What’s more, UFE had a clinical success rate of almost 79% in treating fibroid-related symptoms, such as heavy menstrual bleeding and pelvic pain and pressure.2 Even though partial UFE only embolizes small artery branches, it still cut off blood supply to the dominant fibroid by more than 90% and wasn’t linked with higher rates of repeat intervention. Throughout the study, UFE was repeated in 28 women whose MRI scans showed incomplete treatment, with 11 of these patients going on to get pregnant for the first time.

This is good news especially as research in this area continues. Partial embolization might be able to reduce blood supply to the fibroids without limiting circulation to the uterus and ovarian arteries, potentially allowing for a better pregnancy rate and lower complication rate.2 A study comparing partial and conventional UFE is the next step.

Giving women who want to protect their fertility or restore it, as Dr. Pisco mentions, is important particularly for those who aren’t the best candidates for myomectomy or who have had no prior success with the surgery. “UFE is the only effective option when a woman has multiple fibroids or fibroids that are very large,” Dr. Pisco notes. Myomectomy may also be difficult if large fibroids are located within the uterine wall—a type called intramural—or just under the inner uterine lining—a type called submucosal.2 For these patients, having UFE as an option is essential.

In this study, an increased likelihood of pregnancy following UFE was linked to having a dominant submucosal fibroid as well as when UFE restricted fibroid blood supply by 90% or more, which both conventional and partial approaches are capable of doing.2 Treating fibroids to this degree, the study explains, stops them from growing and allows them to continue to shrink during pregnancy.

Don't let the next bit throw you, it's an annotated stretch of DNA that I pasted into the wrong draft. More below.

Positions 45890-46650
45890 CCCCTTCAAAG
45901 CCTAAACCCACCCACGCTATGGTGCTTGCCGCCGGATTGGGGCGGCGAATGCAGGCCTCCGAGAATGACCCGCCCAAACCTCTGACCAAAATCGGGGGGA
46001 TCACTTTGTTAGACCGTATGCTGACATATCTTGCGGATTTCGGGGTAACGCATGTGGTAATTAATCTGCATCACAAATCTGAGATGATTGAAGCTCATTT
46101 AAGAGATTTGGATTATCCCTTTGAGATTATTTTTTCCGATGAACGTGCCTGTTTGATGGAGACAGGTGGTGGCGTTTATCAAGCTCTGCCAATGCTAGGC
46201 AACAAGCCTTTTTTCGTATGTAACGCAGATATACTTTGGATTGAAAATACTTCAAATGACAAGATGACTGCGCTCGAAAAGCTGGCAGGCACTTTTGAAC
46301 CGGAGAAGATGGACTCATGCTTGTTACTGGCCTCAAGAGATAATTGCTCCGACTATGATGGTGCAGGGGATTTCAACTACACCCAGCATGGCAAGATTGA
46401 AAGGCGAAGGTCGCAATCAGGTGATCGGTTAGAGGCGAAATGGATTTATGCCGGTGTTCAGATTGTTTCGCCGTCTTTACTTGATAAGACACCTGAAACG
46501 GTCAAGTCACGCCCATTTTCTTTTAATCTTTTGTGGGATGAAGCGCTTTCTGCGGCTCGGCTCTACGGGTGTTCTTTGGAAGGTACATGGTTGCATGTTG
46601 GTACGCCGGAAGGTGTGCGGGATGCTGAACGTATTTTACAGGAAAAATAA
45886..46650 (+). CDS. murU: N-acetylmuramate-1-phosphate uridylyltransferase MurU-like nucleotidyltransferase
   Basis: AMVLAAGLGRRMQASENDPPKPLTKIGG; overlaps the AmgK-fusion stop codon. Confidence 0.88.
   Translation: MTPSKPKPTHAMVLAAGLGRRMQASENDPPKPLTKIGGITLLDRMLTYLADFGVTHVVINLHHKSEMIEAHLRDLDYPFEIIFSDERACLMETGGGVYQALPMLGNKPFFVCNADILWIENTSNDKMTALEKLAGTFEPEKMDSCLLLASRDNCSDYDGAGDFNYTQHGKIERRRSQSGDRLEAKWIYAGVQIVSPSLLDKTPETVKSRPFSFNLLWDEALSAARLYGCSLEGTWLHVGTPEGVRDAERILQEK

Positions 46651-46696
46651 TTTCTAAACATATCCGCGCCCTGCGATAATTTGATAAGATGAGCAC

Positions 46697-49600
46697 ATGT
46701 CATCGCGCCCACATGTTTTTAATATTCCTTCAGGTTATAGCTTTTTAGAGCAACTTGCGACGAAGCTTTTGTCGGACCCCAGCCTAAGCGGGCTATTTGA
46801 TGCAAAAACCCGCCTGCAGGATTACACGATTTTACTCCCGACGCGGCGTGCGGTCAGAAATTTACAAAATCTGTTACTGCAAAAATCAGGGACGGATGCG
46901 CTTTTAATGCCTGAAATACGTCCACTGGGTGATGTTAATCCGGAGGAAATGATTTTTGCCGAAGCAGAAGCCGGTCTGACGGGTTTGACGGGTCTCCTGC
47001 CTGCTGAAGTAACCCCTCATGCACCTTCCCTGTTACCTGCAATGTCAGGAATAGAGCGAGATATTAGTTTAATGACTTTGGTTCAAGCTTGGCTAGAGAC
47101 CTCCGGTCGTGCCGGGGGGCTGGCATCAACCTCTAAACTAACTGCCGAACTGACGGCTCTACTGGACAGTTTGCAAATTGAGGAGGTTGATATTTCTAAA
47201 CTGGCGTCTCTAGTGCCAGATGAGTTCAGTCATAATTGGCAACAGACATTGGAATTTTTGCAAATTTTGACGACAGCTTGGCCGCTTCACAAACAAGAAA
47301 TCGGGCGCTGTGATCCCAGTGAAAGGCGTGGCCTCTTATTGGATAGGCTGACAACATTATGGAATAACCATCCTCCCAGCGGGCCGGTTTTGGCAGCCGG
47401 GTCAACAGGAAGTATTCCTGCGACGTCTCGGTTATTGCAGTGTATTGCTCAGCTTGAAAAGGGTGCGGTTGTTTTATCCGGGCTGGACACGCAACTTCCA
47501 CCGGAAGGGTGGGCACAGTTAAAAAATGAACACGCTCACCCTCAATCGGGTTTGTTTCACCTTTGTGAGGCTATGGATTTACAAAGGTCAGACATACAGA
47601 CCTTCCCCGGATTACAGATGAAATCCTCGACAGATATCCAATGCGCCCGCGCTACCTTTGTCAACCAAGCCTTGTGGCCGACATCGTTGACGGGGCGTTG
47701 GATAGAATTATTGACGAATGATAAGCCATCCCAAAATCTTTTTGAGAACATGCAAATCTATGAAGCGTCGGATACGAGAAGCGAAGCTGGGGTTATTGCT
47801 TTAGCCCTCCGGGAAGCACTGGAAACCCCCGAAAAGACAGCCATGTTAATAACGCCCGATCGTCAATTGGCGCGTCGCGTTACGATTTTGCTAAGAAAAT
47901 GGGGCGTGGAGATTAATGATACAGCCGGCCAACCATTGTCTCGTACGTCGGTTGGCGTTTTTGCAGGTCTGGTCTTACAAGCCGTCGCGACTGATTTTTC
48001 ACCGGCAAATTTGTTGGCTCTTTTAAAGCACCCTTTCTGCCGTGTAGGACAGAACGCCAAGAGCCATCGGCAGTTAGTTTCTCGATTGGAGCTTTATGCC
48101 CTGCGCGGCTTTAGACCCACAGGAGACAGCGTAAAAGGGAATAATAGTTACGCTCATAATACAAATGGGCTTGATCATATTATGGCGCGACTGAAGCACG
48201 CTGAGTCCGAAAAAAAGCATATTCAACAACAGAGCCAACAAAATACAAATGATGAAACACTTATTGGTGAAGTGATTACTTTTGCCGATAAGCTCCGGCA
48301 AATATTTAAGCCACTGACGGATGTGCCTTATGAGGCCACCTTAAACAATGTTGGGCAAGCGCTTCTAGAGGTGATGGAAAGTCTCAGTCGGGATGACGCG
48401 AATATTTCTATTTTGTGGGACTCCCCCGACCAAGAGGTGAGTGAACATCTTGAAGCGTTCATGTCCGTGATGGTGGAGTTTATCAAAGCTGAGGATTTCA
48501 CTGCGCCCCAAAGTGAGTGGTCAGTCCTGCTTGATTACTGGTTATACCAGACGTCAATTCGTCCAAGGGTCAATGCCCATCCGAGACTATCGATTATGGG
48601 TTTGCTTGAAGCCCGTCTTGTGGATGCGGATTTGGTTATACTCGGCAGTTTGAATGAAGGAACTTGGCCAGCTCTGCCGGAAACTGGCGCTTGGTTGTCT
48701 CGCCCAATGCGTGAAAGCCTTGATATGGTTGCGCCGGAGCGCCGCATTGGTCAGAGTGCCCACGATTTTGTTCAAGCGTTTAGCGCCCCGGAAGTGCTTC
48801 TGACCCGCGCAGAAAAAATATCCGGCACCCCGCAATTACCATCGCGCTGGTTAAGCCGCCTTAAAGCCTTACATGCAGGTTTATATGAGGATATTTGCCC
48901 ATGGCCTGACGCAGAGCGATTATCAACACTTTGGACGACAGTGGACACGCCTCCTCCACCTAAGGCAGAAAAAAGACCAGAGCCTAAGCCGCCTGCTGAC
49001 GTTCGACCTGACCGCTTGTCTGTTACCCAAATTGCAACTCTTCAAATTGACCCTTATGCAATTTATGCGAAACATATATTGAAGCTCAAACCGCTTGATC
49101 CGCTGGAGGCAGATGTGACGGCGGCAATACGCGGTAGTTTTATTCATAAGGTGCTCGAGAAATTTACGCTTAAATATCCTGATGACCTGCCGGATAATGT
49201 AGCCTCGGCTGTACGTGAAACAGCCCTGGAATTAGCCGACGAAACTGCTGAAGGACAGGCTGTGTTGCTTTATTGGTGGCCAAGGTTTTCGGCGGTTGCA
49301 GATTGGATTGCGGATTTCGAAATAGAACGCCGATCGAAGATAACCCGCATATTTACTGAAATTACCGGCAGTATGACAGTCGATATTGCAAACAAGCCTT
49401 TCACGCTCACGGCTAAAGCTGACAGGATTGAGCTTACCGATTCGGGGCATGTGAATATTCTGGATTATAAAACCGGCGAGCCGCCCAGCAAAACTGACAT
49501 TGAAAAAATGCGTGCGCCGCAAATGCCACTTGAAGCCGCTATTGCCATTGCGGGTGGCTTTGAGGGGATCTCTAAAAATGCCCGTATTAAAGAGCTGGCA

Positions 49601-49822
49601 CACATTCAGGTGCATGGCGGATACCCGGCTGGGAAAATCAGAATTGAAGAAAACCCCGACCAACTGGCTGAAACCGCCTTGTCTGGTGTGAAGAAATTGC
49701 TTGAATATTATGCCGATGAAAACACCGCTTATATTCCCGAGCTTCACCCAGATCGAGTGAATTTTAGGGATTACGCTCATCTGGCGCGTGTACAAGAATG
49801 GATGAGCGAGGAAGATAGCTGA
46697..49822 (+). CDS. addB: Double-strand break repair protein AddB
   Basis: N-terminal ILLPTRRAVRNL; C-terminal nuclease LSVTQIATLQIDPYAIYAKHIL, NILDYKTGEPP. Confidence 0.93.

Whether UFE holds a place as a viable treatment for women desiring pregnancy is still being investigated. But with UFE research constantly unfolding, the number of options we have is increasing, as is our hope for something better.

ABOUT THE AUTHOR   Alicia Armeli is a Freelance Writer and Editor, Registered Dietitian Nutritionist, and Certified Holistic Life Coach. She has master’s degrees in English Education and Nutrition. Through her writing, she empowers readers to live optimally by building awareness surrounding issues that impact health and wellbeing. In addition to writing, she enjoys singing, traveling abroad, and volunteering in her community. She is a paid consultant of Merit Medical.

ABOUT THE DOCTOR   João Martins Pisco, MD, PhD, is director of interventional radiology at St. Louis Hospital, chief radiologist at Hospital Pulido Valente, and professor of radiology at New University of Lisbon in Lisbon, Portugal. He is a world-renowned expert in embolization procedures and treats patients all over the globe. In addition to his practice, Dr. Pisco lectures regularly at international medical conferences and has written thousands of published book chapters and papers.


  1. Baird, D. D., Dunson, D. B., Hill, M. C., et al. (2003). High cumulative incidence of uterine leiomyoma in black and white women: Ultrasound evidence.Am J Obstet Gynecol, Jan; 188(1), 100–107.
  2. Pisco, J. M., Duarte, M., Bilhim, T., et al. (2017). Spontaneous pregnancy with a live birth after conventional and partial uterine fibroid embolization. Radiology, Oct; 285(1):302-310.